editorial - mail 2/28/01

February 27, 2001

School system should post its budget, other info on web

For the second year in a row, the Washington County Board of Education will use a telephone survey to get input on its proposed operating budget. But no one should believe this is a scientific survey of citizens' preferences because the participants aren't selected at random. Those who participate are those who choose to call in.

At best this is a method to stir interest in the budget process, but a better one might be to share more budget material - or material related to the school system in general - on the board's web site.

At present, those who want a copy of the school board budget must journey to the board's officie at 820 Commonwealth Ave. in Hagerstown. The same is true of many documents, of the type that retired teacher and school board candidate Russell Williams sought back in January.


Williams wanted a copy of the informational packet given to school board members at every regular meeting. As a candidate, he'd received it for free, but after his defeat, he was told that he'd have to pay 10 cents a page for each sheet in it.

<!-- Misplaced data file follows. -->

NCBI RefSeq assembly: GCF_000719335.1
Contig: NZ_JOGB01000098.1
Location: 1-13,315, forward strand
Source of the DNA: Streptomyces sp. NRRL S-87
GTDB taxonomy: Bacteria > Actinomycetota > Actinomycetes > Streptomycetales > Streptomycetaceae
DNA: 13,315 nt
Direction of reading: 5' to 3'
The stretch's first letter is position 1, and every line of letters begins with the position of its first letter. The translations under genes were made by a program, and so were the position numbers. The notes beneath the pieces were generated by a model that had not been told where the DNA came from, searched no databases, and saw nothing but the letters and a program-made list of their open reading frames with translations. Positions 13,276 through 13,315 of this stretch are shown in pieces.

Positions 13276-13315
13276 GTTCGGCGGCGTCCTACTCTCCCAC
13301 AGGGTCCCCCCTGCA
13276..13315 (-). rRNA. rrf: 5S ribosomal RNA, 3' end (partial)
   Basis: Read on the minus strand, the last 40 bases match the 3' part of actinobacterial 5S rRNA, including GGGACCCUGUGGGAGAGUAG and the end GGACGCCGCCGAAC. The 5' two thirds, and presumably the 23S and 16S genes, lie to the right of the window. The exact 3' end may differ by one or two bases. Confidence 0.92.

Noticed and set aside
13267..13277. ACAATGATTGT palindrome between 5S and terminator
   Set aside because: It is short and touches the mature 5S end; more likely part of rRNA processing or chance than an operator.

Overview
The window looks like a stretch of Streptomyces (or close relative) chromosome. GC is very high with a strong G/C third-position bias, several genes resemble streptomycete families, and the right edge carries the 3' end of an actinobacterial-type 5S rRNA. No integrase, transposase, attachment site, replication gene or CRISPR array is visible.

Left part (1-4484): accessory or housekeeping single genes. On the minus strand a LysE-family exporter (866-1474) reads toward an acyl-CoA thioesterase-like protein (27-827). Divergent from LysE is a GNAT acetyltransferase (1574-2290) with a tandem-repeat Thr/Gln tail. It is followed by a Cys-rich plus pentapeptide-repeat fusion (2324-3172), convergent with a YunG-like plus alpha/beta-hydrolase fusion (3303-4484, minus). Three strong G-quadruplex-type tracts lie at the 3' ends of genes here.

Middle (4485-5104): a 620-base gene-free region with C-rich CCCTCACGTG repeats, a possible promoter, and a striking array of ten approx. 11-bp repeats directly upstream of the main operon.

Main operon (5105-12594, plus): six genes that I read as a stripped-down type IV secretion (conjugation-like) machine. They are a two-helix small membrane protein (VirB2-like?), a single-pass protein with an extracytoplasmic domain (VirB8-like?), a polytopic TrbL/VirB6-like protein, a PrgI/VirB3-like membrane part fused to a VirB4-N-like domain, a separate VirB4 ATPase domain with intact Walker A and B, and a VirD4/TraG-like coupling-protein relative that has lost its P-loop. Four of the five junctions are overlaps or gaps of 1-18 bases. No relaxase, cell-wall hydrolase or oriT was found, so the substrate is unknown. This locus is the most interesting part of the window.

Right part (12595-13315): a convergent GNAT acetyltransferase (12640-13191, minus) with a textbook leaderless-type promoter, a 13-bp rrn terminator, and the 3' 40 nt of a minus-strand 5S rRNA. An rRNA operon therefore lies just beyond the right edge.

To forestall that charge, Williams filed for office again. Now the school system is considering some sort of charge for everyone who wants the material.

This isn't the sort of citizen-friendly atmosphere the board should be developing. These documents should be posted on the school board's web site, where interested citizens like Williams can read them and download them if desired, on their own paper.

Would this require additional work? School officials say it would require everyone to use a standardized format for outputting material from their computers and some staff time to post it to the web.

Would that time be worth the cost? It depends on what that cost is, and on how many citizens access the site. But posting material to a web site can't be all that complicated, considering the number of sites that are updated on a regular basis. And keep in mind that this telephone survey alone will cost $3,500.

If the school system can't do this, it should be prepared to explain exactly why it isn't possible.

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